Disappointments and setbacks can often be the making of a player.
He may not of thought so at the time, but Virat Kohli‘s first and last Test tour of England back in 2014 was a game-changer.
The Indian batsman scored 134 runs, across 10 innings over five Tests, at a paltry average of 13.50. Not once did he last more than 75 balls at the crease.
Caught behind often in the slip cordon and static at the crease with a lack of foot movement, Kohli’s technique was severely tested as James Anderson, Stuart Broad, Chris Jordan, Liam Plunkett and Moeen Ali all dismissed him during that series in which the hosts won 3-1.
Kohli had endured infrequent runs of low scores before, like any batsman, but this was what he described as the first “setback” of his career.
Though, interestingly, one he was “thankful” for and allowed him to become a “really improved cricketer”. It wasn’t as if an already world-class batsman had great strides to make but this learning curve was an important milestone for Kohli.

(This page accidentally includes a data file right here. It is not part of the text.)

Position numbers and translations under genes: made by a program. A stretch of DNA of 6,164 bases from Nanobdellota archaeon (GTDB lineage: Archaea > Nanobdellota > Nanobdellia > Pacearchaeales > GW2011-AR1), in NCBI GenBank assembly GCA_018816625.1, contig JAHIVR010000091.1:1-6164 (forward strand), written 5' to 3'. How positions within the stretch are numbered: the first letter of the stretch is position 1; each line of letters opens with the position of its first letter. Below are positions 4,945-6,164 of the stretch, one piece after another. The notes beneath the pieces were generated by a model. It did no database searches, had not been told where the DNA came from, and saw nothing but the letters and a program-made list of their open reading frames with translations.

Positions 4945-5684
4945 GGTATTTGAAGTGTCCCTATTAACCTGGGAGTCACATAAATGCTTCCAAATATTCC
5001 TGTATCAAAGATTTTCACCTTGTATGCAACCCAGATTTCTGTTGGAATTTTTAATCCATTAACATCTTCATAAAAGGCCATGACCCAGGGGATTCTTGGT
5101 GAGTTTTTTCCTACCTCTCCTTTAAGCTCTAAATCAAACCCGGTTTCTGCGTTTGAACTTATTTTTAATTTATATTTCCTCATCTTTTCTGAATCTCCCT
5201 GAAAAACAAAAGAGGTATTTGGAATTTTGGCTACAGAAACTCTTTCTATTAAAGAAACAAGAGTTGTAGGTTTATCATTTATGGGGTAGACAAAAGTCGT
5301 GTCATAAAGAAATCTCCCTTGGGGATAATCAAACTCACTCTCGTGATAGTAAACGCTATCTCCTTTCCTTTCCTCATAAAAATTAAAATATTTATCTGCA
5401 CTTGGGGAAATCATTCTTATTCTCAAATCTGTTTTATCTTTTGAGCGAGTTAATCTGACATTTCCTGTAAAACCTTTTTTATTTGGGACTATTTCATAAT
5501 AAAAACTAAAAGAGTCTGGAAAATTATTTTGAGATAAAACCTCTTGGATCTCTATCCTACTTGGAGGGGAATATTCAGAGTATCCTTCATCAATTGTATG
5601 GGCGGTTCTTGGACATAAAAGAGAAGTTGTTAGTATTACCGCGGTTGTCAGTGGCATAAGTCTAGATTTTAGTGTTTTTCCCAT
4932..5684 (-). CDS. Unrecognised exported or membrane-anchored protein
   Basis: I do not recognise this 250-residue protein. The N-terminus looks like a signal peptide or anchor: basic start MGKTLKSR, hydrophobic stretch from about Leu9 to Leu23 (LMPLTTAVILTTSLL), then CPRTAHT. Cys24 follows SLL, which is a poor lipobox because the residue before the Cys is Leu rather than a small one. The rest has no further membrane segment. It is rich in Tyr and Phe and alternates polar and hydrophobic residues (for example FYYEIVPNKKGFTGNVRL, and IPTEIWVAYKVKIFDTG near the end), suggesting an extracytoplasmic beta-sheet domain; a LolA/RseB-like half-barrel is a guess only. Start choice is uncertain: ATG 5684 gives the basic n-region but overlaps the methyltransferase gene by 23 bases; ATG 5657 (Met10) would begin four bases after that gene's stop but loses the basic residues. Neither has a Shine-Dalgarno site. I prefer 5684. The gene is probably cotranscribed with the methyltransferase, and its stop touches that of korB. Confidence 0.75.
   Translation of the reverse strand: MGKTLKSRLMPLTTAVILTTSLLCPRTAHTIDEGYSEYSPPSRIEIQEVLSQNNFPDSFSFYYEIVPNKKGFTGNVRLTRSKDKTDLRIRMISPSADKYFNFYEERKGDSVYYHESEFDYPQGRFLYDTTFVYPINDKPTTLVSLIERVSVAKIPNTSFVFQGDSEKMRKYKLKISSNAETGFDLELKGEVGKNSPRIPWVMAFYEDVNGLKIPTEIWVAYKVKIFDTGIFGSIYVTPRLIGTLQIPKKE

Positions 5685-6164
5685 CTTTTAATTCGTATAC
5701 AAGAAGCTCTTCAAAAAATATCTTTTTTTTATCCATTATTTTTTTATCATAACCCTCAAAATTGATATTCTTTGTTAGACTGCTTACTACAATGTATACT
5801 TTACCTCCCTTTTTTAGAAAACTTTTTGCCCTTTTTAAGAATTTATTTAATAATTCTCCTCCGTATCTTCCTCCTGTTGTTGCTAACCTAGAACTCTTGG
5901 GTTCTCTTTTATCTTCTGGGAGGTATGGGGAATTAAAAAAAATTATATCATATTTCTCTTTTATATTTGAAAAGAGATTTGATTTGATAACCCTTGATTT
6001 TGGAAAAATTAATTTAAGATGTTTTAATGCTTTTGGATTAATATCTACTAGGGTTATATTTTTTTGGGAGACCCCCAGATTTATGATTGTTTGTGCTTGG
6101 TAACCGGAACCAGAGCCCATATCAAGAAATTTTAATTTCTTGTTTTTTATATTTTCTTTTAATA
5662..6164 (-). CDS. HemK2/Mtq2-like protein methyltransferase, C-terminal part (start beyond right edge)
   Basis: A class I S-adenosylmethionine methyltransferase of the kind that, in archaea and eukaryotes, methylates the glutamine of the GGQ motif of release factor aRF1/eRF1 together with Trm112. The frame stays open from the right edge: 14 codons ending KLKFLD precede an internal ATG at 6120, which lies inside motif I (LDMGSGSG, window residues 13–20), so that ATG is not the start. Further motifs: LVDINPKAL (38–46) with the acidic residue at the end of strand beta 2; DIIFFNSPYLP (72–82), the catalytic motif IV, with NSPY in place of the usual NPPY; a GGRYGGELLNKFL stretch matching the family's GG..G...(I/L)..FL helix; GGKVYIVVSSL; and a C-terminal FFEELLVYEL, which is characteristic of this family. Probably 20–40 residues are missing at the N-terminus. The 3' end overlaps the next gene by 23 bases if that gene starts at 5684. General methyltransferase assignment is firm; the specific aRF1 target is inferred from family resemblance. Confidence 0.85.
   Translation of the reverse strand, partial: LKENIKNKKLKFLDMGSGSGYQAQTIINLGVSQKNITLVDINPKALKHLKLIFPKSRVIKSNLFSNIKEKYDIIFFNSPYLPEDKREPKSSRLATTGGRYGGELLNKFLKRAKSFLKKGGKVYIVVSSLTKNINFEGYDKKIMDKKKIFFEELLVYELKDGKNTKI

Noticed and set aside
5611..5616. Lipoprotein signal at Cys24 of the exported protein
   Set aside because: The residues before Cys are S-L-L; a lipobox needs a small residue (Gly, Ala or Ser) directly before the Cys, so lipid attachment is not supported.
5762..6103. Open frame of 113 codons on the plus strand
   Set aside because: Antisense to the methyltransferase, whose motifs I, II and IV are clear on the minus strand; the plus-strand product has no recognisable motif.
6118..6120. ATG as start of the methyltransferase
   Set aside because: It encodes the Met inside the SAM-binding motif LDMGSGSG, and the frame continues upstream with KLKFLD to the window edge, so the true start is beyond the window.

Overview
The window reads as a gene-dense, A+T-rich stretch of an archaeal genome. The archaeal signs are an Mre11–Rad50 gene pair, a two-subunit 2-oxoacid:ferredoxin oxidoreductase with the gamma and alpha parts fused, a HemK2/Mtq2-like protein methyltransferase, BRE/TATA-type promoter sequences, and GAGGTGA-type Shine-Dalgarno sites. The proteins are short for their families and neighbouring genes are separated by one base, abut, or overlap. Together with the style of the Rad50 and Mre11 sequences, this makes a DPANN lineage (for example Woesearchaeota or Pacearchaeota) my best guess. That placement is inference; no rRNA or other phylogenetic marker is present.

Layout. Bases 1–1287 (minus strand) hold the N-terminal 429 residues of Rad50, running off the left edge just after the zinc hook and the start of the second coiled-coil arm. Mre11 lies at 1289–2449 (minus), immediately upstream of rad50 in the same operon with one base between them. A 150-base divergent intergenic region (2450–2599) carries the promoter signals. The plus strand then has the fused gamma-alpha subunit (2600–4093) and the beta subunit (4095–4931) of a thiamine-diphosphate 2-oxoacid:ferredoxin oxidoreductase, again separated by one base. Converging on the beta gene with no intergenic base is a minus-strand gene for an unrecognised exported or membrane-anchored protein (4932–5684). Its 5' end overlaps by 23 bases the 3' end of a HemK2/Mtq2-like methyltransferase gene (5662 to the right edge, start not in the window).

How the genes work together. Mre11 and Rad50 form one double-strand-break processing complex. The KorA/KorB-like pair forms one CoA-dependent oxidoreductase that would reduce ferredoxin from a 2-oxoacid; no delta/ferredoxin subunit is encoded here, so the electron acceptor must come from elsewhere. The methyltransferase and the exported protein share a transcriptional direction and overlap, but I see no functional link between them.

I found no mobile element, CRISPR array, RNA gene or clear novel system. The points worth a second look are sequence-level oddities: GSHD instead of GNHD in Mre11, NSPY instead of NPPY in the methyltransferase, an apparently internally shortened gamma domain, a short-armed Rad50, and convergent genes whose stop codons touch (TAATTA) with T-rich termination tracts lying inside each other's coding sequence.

Captaincy, in all formats, and runs, runs and runs have followed for the game’s most notable player.
Water under the bridge, and plenty of it, has passed since 2014 and there is no doubt Kohli is a near-complete player ahead of the start of the five-match Test series against England, beginning at Edgbaston on Wednesday.
For however good he is, the 29-year-old knows he needs a series of note to settle a few scores with those who have doubted him and his record in England.
Expect him to do just that, he is too good a player not to prosper.
With the eyes of a billion people and more transfixed on Kohli over the second-half of the English summer, his opposite No3, and skipper, Joe Root has the chance to put his stamp on things but almost under the radar.